A Lesson in Camps And a Peek at Percy's Place

By

No great lesson is to be learned from this one, but a few odious comparisons will be offered anyway. Bill and I, sharing two grandsons, retreated annually this time of year (July, as I write) and endured each other stoically for a week in a remote woodlands camp fairly up the map in the unnamed wilderness townships of Maine. Now we hover at home, look at our snapshots, and write each other good letters about many things. And I am writing today to tell Bill that Percy has completed his camp. Bill doesn't know who Percy is.

Bill and I would go to Caucomagomac Lake, hereinafter referred to as Cauc Lake, in Township 6, Range 14, a portion of paradise Thoreau called St. John Lake because he couldn't spell Caucomagomac. By canoe it's three good trout pools upstream to Loon Lake, and then you can be in the Hurd Ponds, so-called, and Percy's new camp is on a Hurd Pond. The Hurd Ponds are Big Hurd and Little Hurd, and Hurd Pond Stream flows into Look Lake.

So Percy's new camp is just about the next township over, more or less, except that by road you can't hardly get there. Bill never met Percy, but Percy's wife was daughter to my best man, so long ago now. Since Bill and I know that country so well, we were much excited to hear Percy had acquired a lot and would put himself up a "camp" on Hurd. He would, you see (and even if you don't see), be something of a neighbor, or maybe 12 miles away.

Recommended: Could you pass a US citizenship test?

Somewhere in the vicinity of 1600, my great-grandfather bought a piece of land in the Maine wilderness, cleared it, built a home, and brought up a family. Other people came to do the same, and by my time his surrounding wilderness was a thriving bustle in the midst of population.

He chopped down trees with an ax, yarded logs with oxen, hewed his timbers, adzed his boards, burned his bricks, and mixed red ocher with pogey oil to make his paint. His fireplace was for cooking and warming, and the flat rock balanced on the chimney top was to keep owls from coming down into the log house. (Some years later, the flat rock would be dislodged by a stiff wind and fall down the chimney to take the bottom out of his big pot.)

But Percy, as well as being brought up woodswise, was also a contractor in many specialties. As the owner of a wilderness lot, he moved in by Big Hurd Pond with mechanized equipment. Come to think of it, Percy is the only man I ever knew who owned a working rock crusher. He could take a stone wall and make macadamized roads.

He also had machines to harvest forests, trucks of all sizes, tin houses and tents, portable sawmills, food-service equipment, a twitchin' horse, a couple of float planes, and I don't know what-all. I think he also had a house job on wheels that had a pipe organ and would sleep six. I think Percy had things in his back field he'd forgotten about.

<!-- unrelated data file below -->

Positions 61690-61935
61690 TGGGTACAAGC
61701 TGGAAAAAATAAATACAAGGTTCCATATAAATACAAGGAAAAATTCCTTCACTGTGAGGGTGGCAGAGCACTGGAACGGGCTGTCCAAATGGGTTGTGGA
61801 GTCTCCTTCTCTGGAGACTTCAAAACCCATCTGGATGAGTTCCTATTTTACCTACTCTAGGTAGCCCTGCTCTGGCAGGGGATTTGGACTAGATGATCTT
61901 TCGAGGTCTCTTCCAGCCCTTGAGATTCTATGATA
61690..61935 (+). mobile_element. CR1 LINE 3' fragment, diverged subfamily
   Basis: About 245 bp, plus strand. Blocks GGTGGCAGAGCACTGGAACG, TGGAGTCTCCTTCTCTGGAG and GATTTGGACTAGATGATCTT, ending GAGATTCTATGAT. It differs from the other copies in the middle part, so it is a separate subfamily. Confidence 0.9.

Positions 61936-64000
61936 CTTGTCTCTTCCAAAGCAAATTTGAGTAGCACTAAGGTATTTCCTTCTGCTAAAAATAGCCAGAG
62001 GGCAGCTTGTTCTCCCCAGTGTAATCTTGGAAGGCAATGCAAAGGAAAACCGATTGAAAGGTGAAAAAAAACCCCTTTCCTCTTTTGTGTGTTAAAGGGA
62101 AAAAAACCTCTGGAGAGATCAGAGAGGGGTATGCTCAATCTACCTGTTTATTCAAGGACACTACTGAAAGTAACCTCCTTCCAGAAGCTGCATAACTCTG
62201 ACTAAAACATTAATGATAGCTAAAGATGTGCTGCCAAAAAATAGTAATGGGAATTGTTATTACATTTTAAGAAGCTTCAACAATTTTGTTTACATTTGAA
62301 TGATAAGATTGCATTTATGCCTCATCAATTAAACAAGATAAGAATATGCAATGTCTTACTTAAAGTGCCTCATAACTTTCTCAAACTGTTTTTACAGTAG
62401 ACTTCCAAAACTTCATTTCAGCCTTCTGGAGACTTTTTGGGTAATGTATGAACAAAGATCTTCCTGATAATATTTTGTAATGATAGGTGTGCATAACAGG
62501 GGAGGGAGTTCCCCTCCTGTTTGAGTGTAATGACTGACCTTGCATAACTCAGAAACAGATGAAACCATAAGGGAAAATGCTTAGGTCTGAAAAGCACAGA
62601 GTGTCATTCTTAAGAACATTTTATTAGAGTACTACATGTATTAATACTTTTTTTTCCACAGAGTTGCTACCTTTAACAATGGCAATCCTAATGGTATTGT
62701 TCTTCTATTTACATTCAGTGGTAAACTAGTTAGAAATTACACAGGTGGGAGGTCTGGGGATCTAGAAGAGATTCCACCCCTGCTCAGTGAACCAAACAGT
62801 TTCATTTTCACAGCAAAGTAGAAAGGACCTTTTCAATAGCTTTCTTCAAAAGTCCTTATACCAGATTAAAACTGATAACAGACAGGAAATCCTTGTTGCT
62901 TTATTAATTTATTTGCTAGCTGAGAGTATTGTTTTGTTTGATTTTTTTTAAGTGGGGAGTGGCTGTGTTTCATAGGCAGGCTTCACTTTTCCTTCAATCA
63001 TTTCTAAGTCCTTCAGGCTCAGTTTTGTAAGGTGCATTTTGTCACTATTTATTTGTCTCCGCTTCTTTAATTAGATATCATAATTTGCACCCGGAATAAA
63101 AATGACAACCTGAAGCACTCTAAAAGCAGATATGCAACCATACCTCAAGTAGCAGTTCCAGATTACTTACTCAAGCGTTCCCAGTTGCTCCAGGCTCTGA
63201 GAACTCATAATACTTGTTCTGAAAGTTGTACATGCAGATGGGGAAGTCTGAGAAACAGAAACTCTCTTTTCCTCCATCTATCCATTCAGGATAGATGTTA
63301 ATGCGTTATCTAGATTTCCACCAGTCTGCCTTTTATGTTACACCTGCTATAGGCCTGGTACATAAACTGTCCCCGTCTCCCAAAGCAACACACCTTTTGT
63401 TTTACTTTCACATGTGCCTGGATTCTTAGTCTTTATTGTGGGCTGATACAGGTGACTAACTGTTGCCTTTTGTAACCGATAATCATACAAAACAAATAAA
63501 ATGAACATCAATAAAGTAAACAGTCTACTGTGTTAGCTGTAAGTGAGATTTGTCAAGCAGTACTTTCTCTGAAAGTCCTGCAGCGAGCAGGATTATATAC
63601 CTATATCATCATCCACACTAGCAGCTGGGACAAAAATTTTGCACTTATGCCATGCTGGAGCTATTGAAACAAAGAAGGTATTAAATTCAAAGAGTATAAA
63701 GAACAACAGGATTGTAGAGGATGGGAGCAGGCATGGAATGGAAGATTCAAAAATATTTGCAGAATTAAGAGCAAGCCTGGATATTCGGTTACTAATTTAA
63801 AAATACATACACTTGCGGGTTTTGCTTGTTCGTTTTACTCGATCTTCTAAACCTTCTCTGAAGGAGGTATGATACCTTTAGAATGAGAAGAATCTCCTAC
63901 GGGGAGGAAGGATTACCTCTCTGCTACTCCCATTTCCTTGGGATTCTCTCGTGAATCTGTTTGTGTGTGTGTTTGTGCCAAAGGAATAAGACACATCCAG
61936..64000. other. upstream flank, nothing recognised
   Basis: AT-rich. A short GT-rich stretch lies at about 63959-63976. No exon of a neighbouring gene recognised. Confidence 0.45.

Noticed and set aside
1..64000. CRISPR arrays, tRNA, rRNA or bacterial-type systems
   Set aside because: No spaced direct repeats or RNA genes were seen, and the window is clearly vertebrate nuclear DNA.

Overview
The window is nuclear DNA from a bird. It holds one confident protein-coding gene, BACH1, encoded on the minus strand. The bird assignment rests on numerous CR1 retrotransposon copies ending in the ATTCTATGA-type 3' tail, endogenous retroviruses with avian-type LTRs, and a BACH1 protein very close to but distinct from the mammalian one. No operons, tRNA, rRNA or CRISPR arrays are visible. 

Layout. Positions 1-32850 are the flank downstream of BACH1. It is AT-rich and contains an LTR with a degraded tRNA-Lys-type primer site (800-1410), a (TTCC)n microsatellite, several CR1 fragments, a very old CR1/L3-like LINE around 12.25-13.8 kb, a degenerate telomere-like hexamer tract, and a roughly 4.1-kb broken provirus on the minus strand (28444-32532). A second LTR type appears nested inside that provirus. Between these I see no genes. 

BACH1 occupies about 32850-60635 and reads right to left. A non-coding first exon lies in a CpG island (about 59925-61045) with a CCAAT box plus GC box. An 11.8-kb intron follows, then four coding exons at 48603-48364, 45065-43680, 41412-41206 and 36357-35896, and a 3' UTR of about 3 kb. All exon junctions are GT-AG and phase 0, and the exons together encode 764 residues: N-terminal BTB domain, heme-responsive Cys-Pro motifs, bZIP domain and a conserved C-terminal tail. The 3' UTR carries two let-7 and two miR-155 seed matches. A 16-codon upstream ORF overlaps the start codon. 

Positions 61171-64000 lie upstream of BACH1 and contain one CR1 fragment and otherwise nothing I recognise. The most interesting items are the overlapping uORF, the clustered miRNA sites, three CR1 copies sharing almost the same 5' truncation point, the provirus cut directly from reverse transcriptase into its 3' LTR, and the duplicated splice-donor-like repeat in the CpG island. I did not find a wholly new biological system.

The pictures Percy showed me of his camp at the Hurd Ponds are about what I expected. Logs with mitered corners present a rustic, if splendid, beginning, and the staircase ascending to the bedrooms suggest Louis XIV achievement. To refer to Percy's Versailles as a "camp" is to emphasize a down-east persistence with understatement. Anything in the Maine woods with a door on it is a camp, whether it's made of splits and tar paper or is a residence as fine as Monticello. Percy's place is a camp, but both those places somewhat resemble it.

I haven't been on the Allagash River watershed since it was designated a preservation area and taken over by the State of Maine. Just before that dubious honor I made the trip, and at a place called Churchill Depot we found interesting leftovers of the days when that region was logged off by the Great Edouard Lacroix of prodigious deeds to rival Paul Bunyan. Paul is a fictional character, but King Lacroix loved and performed.

AT Churchill Depot, then, you could see the "boss's camp," a domicile I was told was built for Lacroix himself, or for the "boss" he installed there to supervise his vast operation, which included a railroad. This house, built in the 1920s, is a very full-size Victorian mansion with every known convenience of the day. The place sits there majestically in the deep woods completely far from anything. It is as out-of-place as would be a sailing-yacht in Times Square.

Unused now for decades, it is a magnificent home, unexpected on the Allagash. But, being where it is, it's the boss's camp, and even if the Great King Lacroix slept there with his millions, it was still a camp, and still is.

So when Percy broke out his pictures and showed me the splendor and magnificence he has erected in Township 9, Range 12, Hurd Ponds, I responded in the correct manner of the Maine woods. I said, "Hully gee, Perse, that's considerable of a camp!"

Percy said, "Yes, it is. Nice and comfittable."

I said, "How do you go, by Silas Hill or through Seboomook?"

"Oh, no," says Perse. "We go the Golden Road and up Ragmuff to Cauc Landing, and then by Russell Mountain."

"You do?" I said. "Seems to me I'd go Pittston Farm and then Seboomook."

"Well, you can," he said.

So that's how you get there, and if Bill and I were still going up there this time of year, we'd drive over and call on Percy to see his camp. He's up there now, and Bill and I aren't.

Share this story:

We want to hear, did we miss an angle we should have covered? Should we come back to this topic? Or just give us a rating for this story. We want to hear from you.

Loading...

Loading...

Loading...